FIG. 4 is a flow diagram illustrating the operation of the detector 20 of the present invention. After receiving the received signal y_{i}, the detector 20 computes channel estimates g_{il},l which represent the estimated impulse response of the communication channel to the transmitted symbols (block 100). The detector 20 then computes the matched medium response vector U_{l},u (block 102) and the symbol interaction coefficients matrix V_{l},u (block 104). The matched medium response vector U_{l},u is calculated based on the channel estimates g_{il},l and the received signal y_{i}. The symbol interaction coefficients matrix V_{l},u is computed based on the channel estimates g_{il},l and represents the interaction between adjacent symbols. The matched medium response vectors U_{l},u and the symbol interaction coefficient matrix V_{l},u are then used to compute estimated symbol probability vectors {Z_{0},Z_{1},Z_{2} . . . } for each received symbol (block 106). The loglikelihood for the set of estimated symbol probability vectors is then calculated using the loglikelihood equation (block 108). The loglikelihood results in a numerical value which reflects the likelihood that the set of estimated symbol probability vectors {Z_{0},Z_{1},Z_{2} . . . } accurately represents the set of transmitted symbols. The detector 20 then determines whether another iteration is required (block 110), using, for example, some predetermined convergence criteria. If so, a new set of estimated symbol probability vectors for each received symbol are computed (block 106). The log likelihood based on this new set of estimated symbol probability vectors is then calculated (block 108). This process is repeated until the detector 20 determines that no further iterations are required (block 110). The final set of estimated symbol probability estimates are then used to generate hard decision estimates of the transmitted symbols, or, alternatively, are output to a soft decision decoder (block 112).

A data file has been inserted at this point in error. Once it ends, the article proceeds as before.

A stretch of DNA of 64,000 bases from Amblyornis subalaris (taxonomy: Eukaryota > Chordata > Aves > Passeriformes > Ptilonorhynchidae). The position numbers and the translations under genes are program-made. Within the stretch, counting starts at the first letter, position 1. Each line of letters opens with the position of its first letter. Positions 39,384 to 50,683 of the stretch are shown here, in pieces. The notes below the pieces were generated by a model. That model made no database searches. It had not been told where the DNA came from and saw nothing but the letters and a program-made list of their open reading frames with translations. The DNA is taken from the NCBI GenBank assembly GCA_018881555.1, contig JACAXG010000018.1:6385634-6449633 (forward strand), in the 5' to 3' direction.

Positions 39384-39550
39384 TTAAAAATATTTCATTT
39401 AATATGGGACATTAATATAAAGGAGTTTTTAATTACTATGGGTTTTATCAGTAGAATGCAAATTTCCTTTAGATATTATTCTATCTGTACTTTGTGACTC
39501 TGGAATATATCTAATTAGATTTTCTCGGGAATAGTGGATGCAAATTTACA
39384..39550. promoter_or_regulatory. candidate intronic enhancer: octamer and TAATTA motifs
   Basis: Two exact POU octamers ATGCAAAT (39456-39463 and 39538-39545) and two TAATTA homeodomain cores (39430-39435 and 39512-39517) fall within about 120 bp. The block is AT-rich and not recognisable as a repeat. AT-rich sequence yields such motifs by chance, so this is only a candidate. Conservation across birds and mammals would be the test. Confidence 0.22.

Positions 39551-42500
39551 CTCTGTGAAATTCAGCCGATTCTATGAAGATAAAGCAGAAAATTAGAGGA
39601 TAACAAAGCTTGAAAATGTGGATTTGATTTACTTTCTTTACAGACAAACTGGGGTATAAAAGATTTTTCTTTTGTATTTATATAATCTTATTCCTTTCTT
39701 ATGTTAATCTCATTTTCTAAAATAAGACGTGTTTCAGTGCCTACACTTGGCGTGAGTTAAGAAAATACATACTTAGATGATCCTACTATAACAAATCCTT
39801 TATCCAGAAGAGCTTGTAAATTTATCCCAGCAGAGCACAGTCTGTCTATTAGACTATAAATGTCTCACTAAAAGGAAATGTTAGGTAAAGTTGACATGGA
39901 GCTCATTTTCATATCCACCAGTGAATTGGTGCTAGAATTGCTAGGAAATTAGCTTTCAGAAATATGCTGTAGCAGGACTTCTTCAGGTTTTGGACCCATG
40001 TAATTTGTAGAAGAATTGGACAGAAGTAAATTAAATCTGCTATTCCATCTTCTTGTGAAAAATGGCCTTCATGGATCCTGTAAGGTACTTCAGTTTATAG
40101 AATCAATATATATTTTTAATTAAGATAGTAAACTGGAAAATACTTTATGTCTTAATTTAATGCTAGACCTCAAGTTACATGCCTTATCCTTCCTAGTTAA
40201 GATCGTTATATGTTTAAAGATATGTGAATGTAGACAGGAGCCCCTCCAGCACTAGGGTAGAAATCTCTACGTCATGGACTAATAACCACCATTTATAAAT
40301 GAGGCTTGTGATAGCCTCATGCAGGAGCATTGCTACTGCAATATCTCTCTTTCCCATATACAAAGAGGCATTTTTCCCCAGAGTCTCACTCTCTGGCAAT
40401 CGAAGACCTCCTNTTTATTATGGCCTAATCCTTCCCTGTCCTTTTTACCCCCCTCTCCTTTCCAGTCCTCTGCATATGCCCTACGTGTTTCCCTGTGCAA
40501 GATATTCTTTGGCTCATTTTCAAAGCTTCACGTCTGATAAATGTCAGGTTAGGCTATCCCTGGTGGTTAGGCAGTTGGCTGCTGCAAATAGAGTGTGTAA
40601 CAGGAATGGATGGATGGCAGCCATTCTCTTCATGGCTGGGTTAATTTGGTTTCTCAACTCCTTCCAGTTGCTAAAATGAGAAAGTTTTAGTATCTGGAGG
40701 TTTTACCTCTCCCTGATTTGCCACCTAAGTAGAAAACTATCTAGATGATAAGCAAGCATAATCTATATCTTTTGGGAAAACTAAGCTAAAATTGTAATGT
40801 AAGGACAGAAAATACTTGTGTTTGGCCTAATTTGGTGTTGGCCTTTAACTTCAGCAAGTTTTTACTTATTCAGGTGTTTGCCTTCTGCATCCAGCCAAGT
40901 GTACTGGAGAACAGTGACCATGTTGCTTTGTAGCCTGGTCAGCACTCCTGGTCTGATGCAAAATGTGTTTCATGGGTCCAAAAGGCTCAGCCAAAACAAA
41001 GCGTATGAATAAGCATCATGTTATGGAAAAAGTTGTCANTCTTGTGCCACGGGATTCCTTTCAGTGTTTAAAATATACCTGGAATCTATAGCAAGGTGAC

Based on the foregoing, it is seen that the present invention provides an alternative approach to finding maximum likelihood sequence estimates which may be considered when the state space is too large for a conventional Viterbi detector. The present invention may, of course, be carried out in other specific ways than those herein set forth without departing from the spirit and essential characteristics of the invention. The present embodiments are, therefore, to be considered in all respects as illustrative and not restrictive, and all changes coming within the meaning and equivalency range of the appended claims are intended to be embraced therein.
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AU1115099A AU747161B2 (en)  19971031  19981022  Method for joint equalization and detection of multiple user signals 
DE1998639967 DE69839967D1 (en)  19971031  19981022  Process for the simultaneous equalization and detection of multiple user signals 
KR20007004721A KR20010031665A (en)  19971031  19981022  Method for joint equalization and detection of multiple user signals 
EP19980953895 EP1029409B1 (en)  19971031  19981022  Method for joint equalization and detection of multiple user signals 
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CN1278382A (en)  20001227  application 
WO1999023795A1 (en)  19990514  application 
CA2308173A1 (en)  19990514  application 
KR20010031665A (en)  20010416  application 
EP1029409A1 (en)  20000823  application 
JP4329974B2 (en)  20090909  grant 
DE69839967D1 (en)  20081016  grant 
EP1029409B1 (en)  20080903  grant 
JP2001522197A (en)  20011113  application